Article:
Jonathan Rundman - Born and raised in the isolated Finnish-American communities of Michigan’s Upper Peninsula, Jonathan Rundman has been writing songs and performing across the country since he was 18 years old. He emerged on the national music scene as a Chicago-based touring artist, generating rave reviews in Billboard, The New York Times, Performing Songwriter, Paste, and countless regional publications. Now living in Minneapolis, he continues to tour and record. Jonathan’s songs can be heard on radio stations across America, in Scandinavia and England, and have been featured on television's Ellen Degeneres Show and CBS This Morning. He has performed live on NPR’s Mountain Stage Radio Show, and on Iowa Public Television.

In 2015 Jonathan Rundman released a new album titled LOOK UP. It marks a mature new phase in Jonathan’s critically acclaimed discography. These ten songs explore themes of technology, linear time, and optimism, and draw from Rundman’'s diverse musical influences including Americana, Nordic folk music, and ’80s New Wave pop.

Jonathan has also recorded and toured with Kaivama & Arto Järvelä playing Finnish folk music.


Brianna Lane - Hailing from the song-rich soil of Minneapolis, Brianna Lane is the latest in a deluge of compelling songwriters flooding the region. Lane’s vocals are both confidant and fragile, running parallels to Mindy Smith or a close confidant to Americana veteran Patty Griffin.

Brianna began her career as a young girl, taking piano lessons as an 8-year-old, and eventually quitting to learn things on her own. As an angsty teenager, Ani DiFranco and the Indigo Girls influenced her young world. She says, "I wanted to write songs but I couldn't figure out how to do that on the piano, so I picked up my mom's old guitar and taught myself some chords. I was a camp counselor every summer from ages 16-19. Campfires are always good for learning new folk tunes. I surrounded myself with players and soaked it all up."

While Lane may be well known to many in the Midwest for her past albums and contributions to many projects, including for nationally touring songwriter Josh Harty, ex-locals Kevin Steinman, Eliza Blue, locals Jim Walsh, and Jeff Ray, and bike events with Ben Weaver. In her years of touring, Lane has shared the stage with Billy Bragg, Gillian Welch & David Rawlings, Colin Hay, Dar Williams, Patty Larkin, The Weepies, Jennifer Nettles (of Sugarland), and numerous other well seasoned musicians. She has also shared powerhouse, leg-powered bicycle tours with Signature Sounds' artist Peter Mulvey.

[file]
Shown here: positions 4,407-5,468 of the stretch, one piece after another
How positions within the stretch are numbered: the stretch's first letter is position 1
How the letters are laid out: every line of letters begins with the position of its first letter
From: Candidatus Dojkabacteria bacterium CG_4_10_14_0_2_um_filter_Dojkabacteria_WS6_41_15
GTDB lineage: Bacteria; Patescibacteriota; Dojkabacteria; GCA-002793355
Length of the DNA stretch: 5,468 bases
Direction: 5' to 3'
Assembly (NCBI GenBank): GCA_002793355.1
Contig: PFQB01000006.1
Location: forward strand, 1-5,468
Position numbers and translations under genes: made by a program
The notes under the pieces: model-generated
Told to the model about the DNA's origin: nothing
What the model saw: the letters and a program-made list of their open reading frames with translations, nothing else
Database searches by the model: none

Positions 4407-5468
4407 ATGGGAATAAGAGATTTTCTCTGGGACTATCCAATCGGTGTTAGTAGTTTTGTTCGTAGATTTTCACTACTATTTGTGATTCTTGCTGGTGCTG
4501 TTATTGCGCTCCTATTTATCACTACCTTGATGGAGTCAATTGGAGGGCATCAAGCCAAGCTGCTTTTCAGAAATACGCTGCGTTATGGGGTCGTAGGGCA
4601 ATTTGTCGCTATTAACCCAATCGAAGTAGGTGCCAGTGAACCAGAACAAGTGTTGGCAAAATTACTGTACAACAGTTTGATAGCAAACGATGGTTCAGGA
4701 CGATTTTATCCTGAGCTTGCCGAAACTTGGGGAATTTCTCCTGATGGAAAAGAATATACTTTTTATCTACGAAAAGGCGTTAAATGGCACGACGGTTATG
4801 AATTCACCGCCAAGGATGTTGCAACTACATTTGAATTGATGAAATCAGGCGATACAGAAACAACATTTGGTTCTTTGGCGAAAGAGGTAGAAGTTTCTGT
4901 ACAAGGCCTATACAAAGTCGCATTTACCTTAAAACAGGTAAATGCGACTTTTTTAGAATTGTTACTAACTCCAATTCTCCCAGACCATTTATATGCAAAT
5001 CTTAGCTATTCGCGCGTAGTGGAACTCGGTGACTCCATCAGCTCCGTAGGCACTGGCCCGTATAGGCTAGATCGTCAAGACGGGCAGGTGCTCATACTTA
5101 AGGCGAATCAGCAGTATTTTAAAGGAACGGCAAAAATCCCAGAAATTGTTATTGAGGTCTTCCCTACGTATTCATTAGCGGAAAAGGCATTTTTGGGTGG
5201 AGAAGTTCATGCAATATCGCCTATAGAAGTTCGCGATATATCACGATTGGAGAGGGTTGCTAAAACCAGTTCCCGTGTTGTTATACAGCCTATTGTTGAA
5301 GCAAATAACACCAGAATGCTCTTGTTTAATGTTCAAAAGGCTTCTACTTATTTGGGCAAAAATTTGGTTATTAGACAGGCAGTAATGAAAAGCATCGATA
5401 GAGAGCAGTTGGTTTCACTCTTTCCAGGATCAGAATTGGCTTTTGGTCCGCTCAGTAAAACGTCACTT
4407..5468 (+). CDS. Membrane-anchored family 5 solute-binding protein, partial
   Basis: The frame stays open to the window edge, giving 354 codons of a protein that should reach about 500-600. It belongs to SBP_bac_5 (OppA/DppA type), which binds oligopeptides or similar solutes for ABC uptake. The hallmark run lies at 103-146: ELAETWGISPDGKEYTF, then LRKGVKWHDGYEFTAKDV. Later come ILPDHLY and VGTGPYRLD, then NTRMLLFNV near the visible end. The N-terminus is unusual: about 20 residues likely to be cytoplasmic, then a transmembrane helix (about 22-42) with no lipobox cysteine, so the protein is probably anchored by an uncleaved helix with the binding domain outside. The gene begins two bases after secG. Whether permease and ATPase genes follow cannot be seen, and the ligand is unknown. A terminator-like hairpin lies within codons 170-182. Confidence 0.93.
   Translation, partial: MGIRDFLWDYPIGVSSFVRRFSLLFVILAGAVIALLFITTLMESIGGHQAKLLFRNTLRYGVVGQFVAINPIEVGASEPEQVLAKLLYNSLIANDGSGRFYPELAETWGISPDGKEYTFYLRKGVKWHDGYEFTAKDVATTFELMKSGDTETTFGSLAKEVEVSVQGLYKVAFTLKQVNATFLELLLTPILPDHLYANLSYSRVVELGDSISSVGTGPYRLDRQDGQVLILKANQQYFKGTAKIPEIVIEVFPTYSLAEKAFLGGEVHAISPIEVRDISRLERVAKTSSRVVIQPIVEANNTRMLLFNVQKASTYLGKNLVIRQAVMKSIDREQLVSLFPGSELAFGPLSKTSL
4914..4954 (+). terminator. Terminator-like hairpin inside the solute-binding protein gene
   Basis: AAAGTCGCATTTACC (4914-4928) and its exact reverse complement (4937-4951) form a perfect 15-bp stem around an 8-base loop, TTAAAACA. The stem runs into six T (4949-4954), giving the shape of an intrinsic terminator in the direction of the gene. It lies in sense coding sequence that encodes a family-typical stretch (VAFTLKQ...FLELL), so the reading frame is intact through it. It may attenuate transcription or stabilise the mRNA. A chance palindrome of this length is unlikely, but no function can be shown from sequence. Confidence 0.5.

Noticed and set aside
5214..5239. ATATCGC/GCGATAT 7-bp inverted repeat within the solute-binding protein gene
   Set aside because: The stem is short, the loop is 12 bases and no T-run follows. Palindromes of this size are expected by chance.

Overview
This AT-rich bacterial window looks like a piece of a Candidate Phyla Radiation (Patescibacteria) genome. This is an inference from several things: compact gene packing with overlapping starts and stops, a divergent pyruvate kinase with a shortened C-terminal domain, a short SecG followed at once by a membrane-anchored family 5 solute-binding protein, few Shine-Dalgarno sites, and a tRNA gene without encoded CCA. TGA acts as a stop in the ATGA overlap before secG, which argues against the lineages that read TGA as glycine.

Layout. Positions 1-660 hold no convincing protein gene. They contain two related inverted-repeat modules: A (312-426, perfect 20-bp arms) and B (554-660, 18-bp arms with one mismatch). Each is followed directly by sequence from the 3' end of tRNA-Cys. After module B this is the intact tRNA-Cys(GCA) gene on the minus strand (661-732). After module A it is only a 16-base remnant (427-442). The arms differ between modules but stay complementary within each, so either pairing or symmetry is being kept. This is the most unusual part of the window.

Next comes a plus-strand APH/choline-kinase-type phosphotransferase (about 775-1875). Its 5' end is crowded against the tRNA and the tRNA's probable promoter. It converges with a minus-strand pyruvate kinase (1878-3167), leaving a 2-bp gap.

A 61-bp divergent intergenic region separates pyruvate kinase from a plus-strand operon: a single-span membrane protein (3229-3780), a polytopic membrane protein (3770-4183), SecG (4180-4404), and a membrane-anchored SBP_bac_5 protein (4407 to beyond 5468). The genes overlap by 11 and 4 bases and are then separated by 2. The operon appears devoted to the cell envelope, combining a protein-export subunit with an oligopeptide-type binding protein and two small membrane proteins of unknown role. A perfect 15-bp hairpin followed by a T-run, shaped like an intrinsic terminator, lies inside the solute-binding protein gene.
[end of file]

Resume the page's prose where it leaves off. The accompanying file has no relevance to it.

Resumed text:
With her latest album, The Navigators Club, Brianna Lane is making a new introduction with her latest collection of solo work since 2007's Let You In. Set to release on May 19, 2015, The Navigators Club features 13 songs in the classic singer-songwriter tradition on which she worked with producer Evan Brubaker and her Americana backing band.

Most of the songs were written by Brianna herself, and four co-written with Brad Hoshaw, Brooks West and Jeremiah Nelson -- and recorded over the last couple of years as Lane's life was once again in transition. She divulges, "I wrote a lot of the songs on this record as my last relationship was dissolving and my current relationship was evolving. The songs certainly show hope and desire as well as cynicism and frustration. I was a road-warrior all through my 20s. Eventually, I found balance and earned an alright living by touring in the fall and spring and working seasonal jobs in the summer and winter. Just before I turned 30, I fell in love (again). Life got a little rocky and complicated. I not only fell in love with my current partner, but his kids as well. My girl is 10 and her older brother is 18 and off at college now."

Behind Lane’s beguiling smile lies a heart that has had its share of heartache where songs like “In My Bones” and “Company” draw their inspiration. Her stories oscillate between a sense of urgency and resolve while seeking a tranquil balance. Brianna Lane is proof that talent, ambition, and honesty still mean something in today’s hyper-stylized and manipulated musical landscape.


Jack Klatt - Jack Klatt is a singer, a songwriter, a seasoned traveler, and a dexterous finger-style guitarist. Combining musical traditions from hokum blues to the roots of country music, he has been criss-crossing the lower 48, spreading his brand of American music.

“...clever, ragtime flavored tunes and he’s one helluva guitarist to boot. Great songs with witty lyrics and when he’s taking a break from a hard luck troubadour’s verse, he’s tickling our ears with fancy fingerpicking and note flying.” - Rift Magazine